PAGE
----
The map as a “geographic object” is a source for providing information and analysis on the evolution of urban populations. Usually, both the selection and construction of such analysis is mediated through the use of photographs or statistics that leave aside other significant information. Thus, it becomes problematic to map territorial spaces in terms of their social dynamics which are usually considered peripherical in their relation to their own city as a whole. Such sensitive spaces may become rendered invisible. Faced with this, the project deepens the relationships between textiles, cartography and archives, starting from the idea of the city as an expanded body in which the citizen is an active agent that spawns connections based on its own territorial urban chaos.
The Project is relational because I worked with the Awaq Warmikuna Association a group of migrant settlers located in San Juan de Lurigancho district in Lima to create the textile map which depicts an informal highway. This informal highway connects the largest district in Peru (San Juan de Lurigancho) with the fourth largest (Comas). It is worth mentioning that this unofficial road was created by the inhabitants from both neighbourhoods and that there is no formal record of this trail available. The waist loom –a native technique from Latin-America– was influenced by the colonial textile wheels which combes the waist loom with pulley dynamics. Such influence transformed its domestic practice into craftsmanship and allowing its massification. For Sensitive Cartography, a 4-wheel textile allows weaving up to 100 meters of warping which makes it an ideal device for a collective work along with the settlers from San Juan de Lurigancho.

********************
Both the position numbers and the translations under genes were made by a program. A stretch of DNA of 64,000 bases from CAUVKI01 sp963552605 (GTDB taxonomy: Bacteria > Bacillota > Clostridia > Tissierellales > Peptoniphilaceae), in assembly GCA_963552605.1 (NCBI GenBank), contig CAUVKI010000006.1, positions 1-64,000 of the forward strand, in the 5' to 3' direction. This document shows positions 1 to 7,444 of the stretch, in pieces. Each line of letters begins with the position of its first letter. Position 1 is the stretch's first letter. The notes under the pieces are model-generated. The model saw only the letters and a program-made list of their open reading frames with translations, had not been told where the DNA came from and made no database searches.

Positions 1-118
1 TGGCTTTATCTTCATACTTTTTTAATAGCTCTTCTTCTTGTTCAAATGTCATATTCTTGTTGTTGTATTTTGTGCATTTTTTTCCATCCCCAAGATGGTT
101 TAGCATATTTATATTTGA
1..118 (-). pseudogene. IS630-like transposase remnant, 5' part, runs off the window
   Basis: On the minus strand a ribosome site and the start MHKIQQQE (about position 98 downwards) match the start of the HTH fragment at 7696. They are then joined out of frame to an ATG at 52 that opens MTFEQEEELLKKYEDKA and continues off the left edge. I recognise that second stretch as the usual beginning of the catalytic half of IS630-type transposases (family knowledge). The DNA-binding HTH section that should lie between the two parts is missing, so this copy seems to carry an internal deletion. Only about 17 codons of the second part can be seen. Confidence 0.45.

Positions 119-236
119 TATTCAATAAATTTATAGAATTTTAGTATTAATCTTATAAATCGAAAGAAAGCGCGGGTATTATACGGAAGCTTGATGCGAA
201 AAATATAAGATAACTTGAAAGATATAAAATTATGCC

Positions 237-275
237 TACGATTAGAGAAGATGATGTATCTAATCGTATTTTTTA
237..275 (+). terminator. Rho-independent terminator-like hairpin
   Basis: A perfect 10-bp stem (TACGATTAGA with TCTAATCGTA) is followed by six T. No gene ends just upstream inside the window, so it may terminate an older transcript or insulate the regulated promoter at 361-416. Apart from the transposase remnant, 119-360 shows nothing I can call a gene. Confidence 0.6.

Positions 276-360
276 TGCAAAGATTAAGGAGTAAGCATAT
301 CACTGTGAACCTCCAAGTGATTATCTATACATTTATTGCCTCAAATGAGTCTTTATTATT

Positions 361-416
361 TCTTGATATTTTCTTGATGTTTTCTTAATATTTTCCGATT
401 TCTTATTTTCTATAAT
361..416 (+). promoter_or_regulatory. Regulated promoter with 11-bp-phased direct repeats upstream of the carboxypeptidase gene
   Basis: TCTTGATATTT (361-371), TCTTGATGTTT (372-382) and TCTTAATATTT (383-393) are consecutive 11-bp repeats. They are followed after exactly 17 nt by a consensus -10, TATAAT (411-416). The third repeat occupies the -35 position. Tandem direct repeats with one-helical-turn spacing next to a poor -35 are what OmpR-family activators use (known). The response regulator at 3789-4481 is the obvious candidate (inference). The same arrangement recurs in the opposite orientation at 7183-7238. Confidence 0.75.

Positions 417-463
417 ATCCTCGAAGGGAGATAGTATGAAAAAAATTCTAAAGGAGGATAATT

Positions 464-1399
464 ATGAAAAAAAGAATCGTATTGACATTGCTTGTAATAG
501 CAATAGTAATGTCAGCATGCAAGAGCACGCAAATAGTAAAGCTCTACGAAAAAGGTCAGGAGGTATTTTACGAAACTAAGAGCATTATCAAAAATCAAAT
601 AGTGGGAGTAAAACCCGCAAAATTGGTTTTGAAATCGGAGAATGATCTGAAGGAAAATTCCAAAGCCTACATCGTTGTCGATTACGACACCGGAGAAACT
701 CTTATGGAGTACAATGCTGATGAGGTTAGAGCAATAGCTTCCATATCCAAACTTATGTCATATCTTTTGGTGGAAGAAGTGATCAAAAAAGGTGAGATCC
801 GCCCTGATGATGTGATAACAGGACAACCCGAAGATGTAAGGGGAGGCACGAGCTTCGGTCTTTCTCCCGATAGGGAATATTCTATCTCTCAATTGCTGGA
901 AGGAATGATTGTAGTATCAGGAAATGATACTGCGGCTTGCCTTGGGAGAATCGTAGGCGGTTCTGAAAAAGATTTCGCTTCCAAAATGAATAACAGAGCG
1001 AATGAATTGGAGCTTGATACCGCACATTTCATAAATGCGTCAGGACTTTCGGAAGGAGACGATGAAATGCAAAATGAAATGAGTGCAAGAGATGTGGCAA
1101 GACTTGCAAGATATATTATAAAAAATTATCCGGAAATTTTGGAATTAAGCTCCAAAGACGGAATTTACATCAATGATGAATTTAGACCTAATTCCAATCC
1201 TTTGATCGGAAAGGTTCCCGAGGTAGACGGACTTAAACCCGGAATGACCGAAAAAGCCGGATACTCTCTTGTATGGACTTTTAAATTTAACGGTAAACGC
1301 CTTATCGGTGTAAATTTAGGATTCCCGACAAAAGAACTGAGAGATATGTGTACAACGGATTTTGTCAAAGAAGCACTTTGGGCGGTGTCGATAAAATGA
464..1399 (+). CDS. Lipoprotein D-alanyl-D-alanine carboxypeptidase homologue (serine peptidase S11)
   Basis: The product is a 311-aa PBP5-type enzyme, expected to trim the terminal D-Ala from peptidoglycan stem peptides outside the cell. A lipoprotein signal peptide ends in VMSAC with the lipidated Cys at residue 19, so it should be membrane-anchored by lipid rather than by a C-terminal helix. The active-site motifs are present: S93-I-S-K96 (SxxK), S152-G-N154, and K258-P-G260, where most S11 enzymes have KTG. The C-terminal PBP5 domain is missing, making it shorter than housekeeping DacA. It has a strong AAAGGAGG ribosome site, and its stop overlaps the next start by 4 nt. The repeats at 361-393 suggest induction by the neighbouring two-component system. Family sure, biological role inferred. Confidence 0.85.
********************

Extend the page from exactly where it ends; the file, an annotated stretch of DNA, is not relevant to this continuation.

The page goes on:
At a contextual level, the machine from Hispanic origin –a juxtaposition of South American and European influences–metaphorically addresses migration issues through the use of the map. My methodology to develop this work included interviews and immersion processes for 3 months through learning, recognizing the technique and recording the undocumented trail by adding contextual objects and materials in the form of a creating a textile.
Topography not imagined: you are here reconstruct the topographic map of Pasamayito, an informal highway that connects the districts of Comas and San Juan de Lurigancho.
Un - Weaving Perú